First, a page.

PLEASE, add a Key-track into Cubase!

When I write in the Key Editor, I look at the notes placed there, of course. They have their name indicated at that location. Now, when I write a piece of music in, for example, A b major, I read a lot of nonsense note names. All the flat notes have been replaced by their sharp enharmonic notes. It feels as if I am reading a text that at every turn contains words from another language - that I do not master well. This forces me to constantly think about their "translation”, which really doesn’t work smoothly. It’s distracting and slows down my work enormously.
If there were to be a Key track, we would be able to read the correct note names, even in keys with flat notes. And it would also provide the ability to modulate to a different key within one piece of music - just like we can change the tempo and signature within their respective tracks.
As far as I’m concerned, this is in fact an indispensable feature, because as it is, the essential music theory is ignored.


Don’t you set the key in the header part?

Adding a major chord in the chord track would accomplish this,

Cubase doesn’t have such a function.

Although you are correct, I still think this is a valid FR that, to me at least, would naturally and intuitively fall in line with already existing features of Cubase.
I, for example, don’t use Chord Tracks in my projects because I don’t see a need for them in my compositional workflow. Because of that, adding a Chord Track for the purpose of a key change, come across as a work-around to me.
What are your thoughts?

I was thinking of “Project Root Key” but I don’t think that has major or minor.

Set the key signature with the score editor.

Alternatively you can do it manually in the List Editor…
How to set the key signature of a MIDI file - MIDIprog

The OP is using the Key Editor.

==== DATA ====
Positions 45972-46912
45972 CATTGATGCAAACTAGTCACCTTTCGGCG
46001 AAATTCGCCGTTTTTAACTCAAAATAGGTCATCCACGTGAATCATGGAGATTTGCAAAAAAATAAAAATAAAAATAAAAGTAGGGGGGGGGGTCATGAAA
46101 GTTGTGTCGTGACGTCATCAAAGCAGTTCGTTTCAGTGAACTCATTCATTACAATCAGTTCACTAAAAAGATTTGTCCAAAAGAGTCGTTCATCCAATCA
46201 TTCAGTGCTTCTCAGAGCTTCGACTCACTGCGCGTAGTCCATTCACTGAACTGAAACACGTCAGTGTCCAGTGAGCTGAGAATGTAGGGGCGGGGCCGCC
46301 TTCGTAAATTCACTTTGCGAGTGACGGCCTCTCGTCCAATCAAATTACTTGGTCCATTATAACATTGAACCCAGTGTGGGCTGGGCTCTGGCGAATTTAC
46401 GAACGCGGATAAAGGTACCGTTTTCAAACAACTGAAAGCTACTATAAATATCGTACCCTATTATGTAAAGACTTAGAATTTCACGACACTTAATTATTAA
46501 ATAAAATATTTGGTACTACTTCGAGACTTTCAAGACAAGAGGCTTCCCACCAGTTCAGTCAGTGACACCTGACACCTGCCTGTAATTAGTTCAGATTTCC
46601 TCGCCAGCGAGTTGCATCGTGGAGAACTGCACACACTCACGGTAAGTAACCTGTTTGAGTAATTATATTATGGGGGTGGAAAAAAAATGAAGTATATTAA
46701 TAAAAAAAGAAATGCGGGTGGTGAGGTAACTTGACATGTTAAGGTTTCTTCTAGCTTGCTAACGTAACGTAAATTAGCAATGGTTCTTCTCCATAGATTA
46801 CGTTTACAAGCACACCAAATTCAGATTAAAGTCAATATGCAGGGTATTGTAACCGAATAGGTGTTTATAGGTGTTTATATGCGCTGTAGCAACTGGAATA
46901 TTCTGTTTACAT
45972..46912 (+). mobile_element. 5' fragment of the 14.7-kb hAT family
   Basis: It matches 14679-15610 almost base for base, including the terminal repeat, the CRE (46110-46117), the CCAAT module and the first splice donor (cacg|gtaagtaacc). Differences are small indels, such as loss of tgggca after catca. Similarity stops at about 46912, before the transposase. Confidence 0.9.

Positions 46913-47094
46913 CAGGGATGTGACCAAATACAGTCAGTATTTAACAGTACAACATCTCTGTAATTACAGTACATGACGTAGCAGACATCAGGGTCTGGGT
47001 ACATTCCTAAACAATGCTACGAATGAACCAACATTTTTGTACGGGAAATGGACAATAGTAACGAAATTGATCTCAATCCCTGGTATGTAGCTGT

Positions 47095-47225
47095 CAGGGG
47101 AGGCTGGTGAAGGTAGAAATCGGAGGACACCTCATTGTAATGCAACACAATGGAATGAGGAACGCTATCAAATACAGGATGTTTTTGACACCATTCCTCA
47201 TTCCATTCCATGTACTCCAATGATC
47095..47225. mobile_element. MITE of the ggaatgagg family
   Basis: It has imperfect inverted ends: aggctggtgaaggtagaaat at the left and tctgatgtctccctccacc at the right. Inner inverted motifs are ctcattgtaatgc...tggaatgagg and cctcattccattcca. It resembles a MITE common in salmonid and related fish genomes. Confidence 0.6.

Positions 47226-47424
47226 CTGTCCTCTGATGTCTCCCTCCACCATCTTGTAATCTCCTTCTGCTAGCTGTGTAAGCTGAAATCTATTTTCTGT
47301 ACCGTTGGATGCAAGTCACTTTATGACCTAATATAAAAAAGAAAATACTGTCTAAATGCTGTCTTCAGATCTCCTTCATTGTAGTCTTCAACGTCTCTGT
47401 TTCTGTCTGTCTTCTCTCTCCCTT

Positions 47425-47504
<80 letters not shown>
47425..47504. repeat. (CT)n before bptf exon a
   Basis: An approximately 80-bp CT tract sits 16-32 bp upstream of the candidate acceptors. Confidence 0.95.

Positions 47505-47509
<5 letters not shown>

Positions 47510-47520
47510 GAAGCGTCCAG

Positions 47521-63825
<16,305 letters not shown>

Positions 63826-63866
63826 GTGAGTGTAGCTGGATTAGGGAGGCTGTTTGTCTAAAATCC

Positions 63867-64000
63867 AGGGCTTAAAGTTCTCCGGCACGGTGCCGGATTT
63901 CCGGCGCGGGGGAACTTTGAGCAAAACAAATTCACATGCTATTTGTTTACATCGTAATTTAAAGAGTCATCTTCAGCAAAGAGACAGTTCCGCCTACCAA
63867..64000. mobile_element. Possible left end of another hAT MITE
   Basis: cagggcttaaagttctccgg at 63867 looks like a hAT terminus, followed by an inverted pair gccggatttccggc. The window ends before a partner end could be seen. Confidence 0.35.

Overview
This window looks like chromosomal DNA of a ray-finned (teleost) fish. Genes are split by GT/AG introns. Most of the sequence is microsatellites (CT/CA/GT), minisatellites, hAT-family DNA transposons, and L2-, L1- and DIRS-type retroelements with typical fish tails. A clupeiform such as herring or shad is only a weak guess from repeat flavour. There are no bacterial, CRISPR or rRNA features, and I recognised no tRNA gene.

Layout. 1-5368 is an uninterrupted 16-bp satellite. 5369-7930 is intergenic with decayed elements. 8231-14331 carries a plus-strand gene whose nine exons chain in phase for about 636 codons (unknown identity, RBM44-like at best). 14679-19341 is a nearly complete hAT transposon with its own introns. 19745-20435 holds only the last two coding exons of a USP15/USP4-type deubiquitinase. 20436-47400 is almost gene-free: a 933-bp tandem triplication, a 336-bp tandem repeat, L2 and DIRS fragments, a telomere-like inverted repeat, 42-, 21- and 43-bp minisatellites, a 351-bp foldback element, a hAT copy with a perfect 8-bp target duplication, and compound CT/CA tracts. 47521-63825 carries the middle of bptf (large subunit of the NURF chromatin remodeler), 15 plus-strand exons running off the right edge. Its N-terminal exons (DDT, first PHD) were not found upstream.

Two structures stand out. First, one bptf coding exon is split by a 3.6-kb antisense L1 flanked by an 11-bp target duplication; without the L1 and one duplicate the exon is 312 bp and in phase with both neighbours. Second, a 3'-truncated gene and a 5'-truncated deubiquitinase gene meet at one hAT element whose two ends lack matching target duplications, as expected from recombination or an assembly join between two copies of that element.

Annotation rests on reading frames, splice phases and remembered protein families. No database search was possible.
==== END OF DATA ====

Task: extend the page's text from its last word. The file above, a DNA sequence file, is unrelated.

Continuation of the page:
Does this actually modify enharmonic spelling?

Who said it wasn’t a workaround? In any case it would come to nearly the same thing – adding an item to a track to control the the notes’ enharmonic display in the Key Editor. I have not commented on the FR. I am posting to correct errant workaround suggestions for the OP,

Yes, but one can easily add the SMF events by opening the score editor and setting key signatures where desired.

I think it spells chords and stuff wit the right key signature in play then.

It should add the proper SMF events (if it uses VST3 events instead one can merge/convert the tracks … they should then get proper SMF entries for exporting to SMF if desired).

@Brian_Roland. The OP has asked for this in the Key Editor. Are you saying you use this method and it works?

I think so. Takes 5 seconds to give it a try.

I believe I have in the past. I know for a fact it works in score mode, and I’m pretty sure it corrects spelling in other ways too. I’m almost positive it did in ‘older versions’ because they really did make use of SMF messages. Unless all that stuff was stripped out in order to ‘modernize’ things…

Steve, why do you constantly jump on my case 9 out of 10 times I make a post in Cubase forums? I’m aware OP is asking for a feature that doesn’t exist in the Key Editor (though you CAN insert SMF events, and it ‘might’ still fix things. I did some versions ago…could have changed. I’m not at a workstation with Cubase 13 installed right now to check it myself).

I’m attempting to offer a work-around. Takes 5 seconds to try it. If it didn’t work for you, I apologize.

Nobody. I was just expressing my own, personal views.

I understood that perfectly which is why I asked for your thoughts and opinion, in case you had any.